Transatlantic Telecommunication Via Voice

World’s first purpose-built Cable Layer Ship
Silvertown, 1901

On September 25, 1956 the world’s first submarine transatlantic cable for telephony TAT-1 (Transatlantic No. 1) was inaugurated. It was laid between Gallanach Bay, near Oban, Scotland and Clarenville, Newfoundland between 1955 and 1956 by the cable ship Monarch. You might wonder that is was only possible to route a call between Europe and the United States before the mid 1950s, well at least by cable. Don’t you at least remember some old black and white movies, where they claimed to make a phone call across the Atlantic? Well you’re right.

But all transatlantic calls prior to 1956 were relayed by radio transmission, which was expensive, unreliable, and often disturbed be interfering noise. But, now you might argue that there has been a transatlantic cable almost 100 years earlier. And again you are right. But, this first transatlantic telegraph cable laid in 1858 by businessman Cyrus West Field was only meant to transmit Morse signals and not such complex signals as the human voice.

The famous cable we are talking about here had 36 voice channels and 51 amplifiers located at a distance of 70 km. In the first 24 hours of use, over 700 calls were performed wherefore the capacity was soon increased.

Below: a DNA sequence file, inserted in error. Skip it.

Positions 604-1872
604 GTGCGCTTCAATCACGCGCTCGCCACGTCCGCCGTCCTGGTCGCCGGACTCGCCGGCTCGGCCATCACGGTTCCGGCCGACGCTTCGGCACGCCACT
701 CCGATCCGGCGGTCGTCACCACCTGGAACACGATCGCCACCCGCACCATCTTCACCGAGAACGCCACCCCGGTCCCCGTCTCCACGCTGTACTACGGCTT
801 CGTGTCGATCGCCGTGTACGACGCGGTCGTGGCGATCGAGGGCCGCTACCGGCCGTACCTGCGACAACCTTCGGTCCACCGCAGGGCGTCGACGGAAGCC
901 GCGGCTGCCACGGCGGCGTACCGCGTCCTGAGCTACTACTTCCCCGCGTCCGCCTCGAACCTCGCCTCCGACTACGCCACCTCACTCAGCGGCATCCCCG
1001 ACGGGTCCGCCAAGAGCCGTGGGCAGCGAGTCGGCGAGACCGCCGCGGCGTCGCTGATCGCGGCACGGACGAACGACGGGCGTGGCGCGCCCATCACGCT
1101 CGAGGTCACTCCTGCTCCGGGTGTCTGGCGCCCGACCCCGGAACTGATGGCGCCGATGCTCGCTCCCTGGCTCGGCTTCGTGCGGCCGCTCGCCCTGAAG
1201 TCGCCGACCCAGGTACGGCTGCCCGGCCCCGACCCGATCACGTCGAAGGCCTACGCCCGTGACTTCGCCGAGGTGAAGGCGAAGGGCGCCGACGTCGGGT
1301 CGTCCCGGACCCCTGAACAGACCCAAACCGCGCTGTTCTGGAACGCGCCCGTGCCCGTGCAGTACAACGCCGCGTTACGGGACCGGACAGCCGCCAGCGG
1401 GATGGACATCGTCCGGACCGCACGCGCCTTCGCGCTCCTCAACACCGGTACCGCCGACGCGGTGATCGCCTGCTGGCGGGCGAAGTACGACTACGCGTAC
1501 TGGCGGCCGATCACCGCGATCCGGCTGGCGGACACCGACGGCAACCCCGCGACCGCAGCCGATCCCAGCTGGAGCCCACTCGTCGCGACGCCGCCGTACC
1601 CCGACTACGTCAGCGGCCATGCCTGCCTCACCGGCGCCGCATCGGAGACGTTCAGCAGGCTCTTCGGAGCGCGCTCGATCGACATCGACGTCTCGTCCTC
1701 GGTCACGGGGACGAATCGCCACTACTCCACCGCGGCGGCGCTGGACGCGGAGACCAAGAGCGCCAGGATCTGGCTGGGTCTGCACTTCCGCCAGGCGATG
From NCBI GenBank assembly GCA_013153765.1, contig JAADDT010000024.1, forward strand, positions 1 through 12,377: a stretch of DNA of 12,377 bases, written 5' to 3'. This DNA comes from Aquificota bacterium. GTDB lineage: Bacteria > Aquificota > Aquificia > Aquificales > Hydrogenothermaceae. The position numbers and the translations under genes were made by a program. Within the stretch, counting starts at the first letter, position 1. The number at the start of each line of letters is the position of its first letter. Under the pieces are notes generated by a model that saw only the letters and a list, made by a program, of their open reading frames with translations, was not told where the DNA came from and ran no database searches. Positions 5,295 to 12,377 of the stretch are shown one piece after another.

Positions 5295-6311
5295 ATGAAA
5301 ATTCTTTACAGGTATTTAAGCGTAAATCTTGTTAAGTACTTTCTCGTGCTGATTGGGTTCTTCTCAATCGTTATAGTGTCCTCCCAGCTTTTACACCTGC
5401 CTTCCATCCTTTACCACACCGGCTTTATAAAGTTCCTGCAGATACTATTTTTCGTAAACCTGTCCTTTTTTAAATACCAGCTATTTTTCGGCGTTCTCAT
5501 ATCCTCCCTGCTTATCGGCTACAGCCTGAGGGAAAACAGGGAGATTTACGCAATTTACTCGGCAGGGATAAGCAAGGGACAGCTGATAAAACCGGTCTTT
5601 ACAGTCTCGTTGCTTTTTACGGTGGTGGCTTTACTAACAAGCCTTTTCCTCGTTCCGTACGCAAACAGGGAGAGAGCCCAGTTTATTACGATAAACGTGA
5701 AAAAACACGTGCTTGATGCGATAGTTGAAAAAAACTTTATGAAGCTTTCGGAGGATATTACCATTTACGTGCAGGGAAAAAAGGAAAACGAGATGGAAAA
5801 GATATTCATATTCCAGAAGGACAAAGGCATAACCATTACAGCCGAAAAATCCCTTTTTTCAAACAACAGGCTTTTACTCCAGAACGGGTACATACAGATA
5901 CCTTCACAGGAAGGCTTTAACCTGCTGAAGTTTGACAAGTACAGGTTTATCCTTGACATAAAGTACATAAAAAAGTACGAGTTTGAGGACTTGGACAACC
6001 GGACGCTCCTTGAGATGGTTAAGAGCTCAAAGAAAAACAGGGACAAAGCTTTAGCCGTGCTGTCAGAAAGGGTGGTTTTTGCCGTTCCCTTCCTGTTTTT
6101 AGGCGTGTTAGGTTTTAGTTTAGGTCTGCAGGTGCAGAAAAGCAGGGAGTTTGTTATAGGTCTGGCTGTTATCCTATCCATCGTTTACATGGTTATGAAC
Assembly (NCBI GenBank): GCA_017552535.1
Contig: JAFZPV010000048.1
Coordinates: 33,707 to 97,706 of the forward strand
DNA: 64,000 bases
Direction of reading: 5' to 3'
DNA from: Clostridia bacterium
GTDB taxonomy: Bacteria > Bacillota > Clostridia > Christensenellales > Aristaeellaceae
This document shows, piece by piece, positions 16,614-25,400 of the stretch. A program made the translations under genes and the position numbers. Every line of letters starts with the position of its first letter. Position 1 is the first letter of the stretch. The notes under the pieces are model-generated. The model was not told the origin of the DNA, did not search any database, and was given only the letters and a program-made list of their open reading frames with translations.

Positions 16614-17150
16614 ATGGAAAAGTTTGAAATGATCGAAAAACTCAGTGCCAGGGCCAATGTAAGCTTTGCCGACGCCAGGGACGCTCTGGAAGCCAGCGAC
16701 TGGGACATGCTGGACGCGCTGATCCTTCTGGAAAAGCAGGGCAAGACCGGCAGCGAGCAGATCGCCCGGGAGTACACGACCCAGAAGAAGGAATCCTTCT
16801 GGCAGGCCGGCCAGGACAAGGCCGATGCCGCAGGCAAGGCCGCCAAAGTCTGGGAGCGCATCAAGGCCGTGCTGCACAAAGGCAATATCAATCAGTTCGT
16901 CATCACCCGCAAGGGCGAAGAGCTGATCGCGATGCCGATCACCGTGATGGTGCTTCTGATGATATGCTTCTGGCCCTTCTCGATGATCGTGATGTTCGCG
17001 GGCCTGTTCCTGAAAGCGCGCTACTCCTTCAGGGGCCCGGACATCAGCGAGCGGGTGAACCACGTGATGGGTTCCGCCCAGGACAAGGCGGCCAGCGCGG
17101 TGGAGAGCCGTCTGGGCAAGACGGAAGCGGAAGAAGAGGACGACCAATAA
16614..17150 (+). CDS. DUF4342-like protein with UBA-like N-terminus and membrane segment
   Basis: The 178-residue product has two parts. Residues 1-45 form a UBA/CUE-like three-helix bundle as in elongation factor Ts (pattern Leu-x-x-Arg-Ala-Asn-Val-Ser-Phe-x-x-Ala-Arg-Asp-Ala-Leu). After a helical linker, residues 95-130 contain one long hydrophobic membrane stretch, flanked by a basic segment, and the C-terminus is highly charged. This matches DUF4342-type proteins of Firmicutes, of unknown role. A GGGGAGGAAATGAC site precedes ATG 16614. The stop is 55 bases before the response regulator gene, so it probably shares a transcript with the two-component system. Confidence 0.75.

Even though, the TAT-1 was a great success, it was just the first of a whole series. The system was shut down in 1978 and followed by the TAT-2. The successor of the TAT-1 was upgraded by the capacity as well as a new method called ‘time-assigned speech interpolation’.  This means that channels are only assigned when the caller is actually speaking. More TAT versions later followed, increasing the number of channels making it possible to include more and more countries for faster and safer communications. The current generation of transatlantic communication cables, TAT-14, of course offers digital connectivity based on fiber optics enabling bandwidths of up to 3.2 Tbps (only in theory, in practise 1.87 Tbps can be reached).

At yovisto you might watch an old video from AT&T Archives about long line telephone communications and the technology of submarine telecommunication cables.

References and Further Reading:

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